August's top stories: Siemens' oxidation technology, Jordan's Red Sea project
US institutes develop low-cost treatment, Virginia invests in water quality and Voith installs generator-turbines. Water-technology.com wraps up key headlines from August 2013.
Japanese multinational electronics company Panasonic has developed a new water purification system that is capable of decontaminating groundwater in isolated areas.
The newly developed photocatalyst system can detoxify polluted water by harmful heavy metals, such as arsenic, chromium and persistent organic matter at a reaction rate of up to 100 times that of conventional methods.
The photocatalyst is recyclable and easy to collect from the polluted water after detoxification, making it suitable for small-sized water purification systems in developing countries with requirements for safe and low cost water.
Researchers at The University of Texas at San Antonio (UTSA) and the Southwest Research Institute (SwRI) are researching a cost-effective method to treat flow-back water from hydraulic fracturing.
Flow-back water is a key sustainability issue for the oil and gas industry, due to the high volumes of water produced and the expensive treatment process.
The water consists of salts, hydrocarbons and heavy metals, making it an environmental risk to dispose on land and in streams.
The researchers aim to develop an environmentally-friendly charcoal product within a year for treatment of the water.
IDE Technologies' green reverse osmosis system has been selected by Mulpha Australia to provide desalinated water to its Hayman island resort in the Great Barrier Reef, Queensland.
IDE Progreen was selected for its small size, low energy consumption and because the technology is chemical free, reducing its environmental impact.
Mulpha Australia group asset development and projects director Greg Timar said the plant is expected to be up and running quickly.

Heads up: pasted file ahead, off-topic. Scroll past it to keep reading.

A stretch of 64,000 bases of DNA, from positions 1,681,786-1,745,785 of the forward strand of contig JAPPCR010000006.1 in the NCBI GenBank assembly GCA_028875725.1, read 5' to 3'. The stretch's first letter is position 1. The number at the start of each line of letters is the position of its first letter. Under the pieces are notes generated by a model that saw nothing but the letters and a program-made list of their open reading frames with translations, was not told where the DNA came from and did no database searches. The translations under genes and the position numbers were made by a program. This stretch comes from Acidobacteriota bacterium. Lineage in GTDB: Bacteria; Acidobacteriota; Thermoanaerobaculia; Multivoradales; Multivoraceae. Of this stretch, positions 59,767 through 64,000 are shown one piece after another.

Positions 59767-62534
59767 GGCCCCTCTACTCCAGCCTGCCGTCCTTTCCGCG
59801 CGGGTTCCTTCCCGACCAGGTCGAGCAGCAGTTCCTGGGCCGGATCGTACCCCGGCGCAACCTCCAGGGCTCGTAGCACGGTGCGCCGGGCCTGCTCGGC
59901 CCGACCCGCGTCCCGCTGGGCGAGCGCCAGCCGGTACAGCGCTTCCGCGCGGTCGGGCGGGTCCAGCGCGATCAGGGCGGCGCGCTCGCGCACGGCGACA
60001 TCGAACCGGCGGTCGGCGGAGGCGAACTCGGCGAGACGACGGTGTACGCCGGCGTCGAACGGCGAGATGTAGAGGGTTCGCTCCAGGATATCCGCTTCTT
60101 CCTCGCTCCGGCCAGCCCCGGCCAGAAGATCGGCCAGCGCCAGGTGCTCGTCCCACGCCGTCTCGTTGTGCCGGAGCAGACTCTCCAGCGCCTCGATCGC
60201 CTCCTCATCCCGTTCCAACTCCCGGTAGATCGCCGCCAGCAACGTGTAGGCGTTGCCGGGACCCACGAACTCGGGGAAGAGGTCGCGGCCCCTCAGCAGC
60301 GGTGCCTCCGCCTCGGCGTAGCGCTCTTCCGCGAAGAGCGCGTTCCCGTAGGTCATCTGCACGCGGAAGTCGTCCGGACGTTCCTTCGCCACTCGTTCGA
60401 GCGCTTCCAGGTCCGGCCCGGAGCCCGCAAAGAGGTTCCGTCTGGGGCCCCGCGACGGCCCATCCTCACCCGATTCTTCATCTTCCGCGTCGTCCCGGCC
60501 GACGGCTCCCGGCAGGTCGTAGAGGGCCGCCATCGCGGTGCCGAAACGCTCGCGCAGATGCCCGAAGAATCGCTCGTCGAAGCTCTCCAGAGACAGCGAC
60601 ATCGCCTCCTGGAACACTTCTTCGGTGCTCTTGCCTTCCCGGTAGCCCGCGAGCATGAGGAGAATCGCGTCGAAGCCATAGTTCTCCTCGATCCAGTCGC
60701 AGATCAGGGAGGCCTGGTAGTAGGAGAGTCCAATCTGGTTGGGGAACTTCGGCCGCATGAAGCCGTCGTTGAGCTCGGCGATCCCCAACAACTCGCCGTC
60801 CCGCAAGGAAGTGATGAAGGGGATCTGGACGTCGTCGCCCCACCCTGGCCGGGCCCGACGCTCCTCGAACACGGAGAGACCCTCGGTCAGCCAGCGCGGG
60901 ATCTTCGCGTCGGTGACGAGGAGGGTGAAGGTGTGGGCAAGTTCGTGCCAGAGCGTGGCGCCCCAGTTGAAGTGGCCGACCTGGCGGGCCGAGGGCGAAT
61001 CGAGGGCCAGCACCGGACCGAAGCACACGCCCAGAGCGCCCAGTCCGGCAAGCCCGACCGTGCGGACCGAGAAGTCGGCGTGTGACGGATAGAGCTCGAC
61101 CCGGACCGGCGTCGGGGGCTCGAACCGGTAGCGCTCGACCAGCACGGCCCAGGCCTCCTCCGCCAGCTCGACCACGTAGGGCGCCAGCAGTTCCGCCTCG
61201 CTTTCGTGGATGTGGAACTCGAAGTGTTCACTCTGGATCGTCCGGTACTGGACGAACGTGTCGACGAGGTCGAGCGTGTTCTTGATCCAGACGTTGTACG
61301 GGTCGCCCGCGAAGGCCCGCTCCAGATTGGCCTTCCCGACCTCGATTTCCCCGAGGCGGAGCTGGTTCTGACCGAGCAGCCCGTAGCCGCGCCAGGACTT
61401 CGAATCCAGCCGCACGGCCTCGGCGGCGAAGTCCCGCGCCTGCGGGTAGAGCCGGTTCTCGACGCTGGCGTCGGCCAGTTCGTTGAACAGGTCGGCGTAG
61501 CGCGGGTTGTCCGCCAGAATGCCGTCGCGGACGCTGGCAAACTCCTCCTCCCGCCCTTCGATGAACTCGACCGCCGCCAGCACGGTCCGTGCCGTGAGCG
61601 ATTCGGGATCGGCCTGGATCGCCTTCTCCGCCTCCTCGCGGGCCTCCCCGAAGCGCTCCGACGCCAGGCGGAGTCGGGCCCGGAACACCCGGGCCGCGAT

Global water technology company Xylem has secured a contract from Emirates Sembcorp Water & Power (ESC) to provide a dissolved air flotation (DAF) pretreatment system to the Fujairah Independent Water and Power Plant (IWPP).
The new Leopold Clari-DAF system will ensure an uninterrupted potable water supply to Abu Dhabi and the east coast of the UAE as the region experiences an anticipated 15% increase in its population by 2016.
The 136,000m³ per day DAF system will serve existing and new seawater reverse osmosis plants, which have a combined capacity of 306,760m³ per day.
Virginia Governor Bob McDonnell has announced an investment of more than $31m in the state's water quality improvement fund (WQIF).
The new investemnt brings the total amount that the Governor has invested into the WQIF to more than $218m.
McDonnell said he is committed to improving the quality of Virginia's waterways as well as Chesapeake Bay.
Siemens Energy will provide a Zimpro wet air oxidation system for wastewater treatment to the Gundih gas-processing plant.
The plant is being built by PT Inti Karya Persada Tehnik and PT Adhi Karya Tbk for the Indonesian state-owned oil and gas company PT Pertamina EP. It is located in Blora in Indonesia's Central Java province.
The technology will be deployed to treat wastewater contaminated during the gas production process.
The plant will produce 50 million standard cubic feet of gas a day after commencement at the end of the year.
Mechanical engineering corporation Voith has installed the first of three of its generator-turbine units at the Xiluodu hydropower plant on the Jinsha River.
The total capacity of the three units once completed will be roughly equivalent to the output of Germany's largest nuclear power plant.
Voith Hydro management board chairman Roland Münch said the installation is an important step toward the first 1GW unit. Each of the three Francis turbines has an output of 784MW.
Jordan is all set to commence a $980m project to desalinate water from the Red Sea, following approval from the Cabinet of a recommendation by its Economic Development Committee to prepare studies and tender documents for the project's initial phase.
In July 2012, the Ministry of Water and Irrigation had proposed a plan to implement the Jordan Red Sea Development Project (JRSP) and adopted a new scheme for Red Sea water desalination.
The new project is said to achieve two main goals of Jordan, which include reviving the shrinking Dead Sea, besides providing water to the growing population.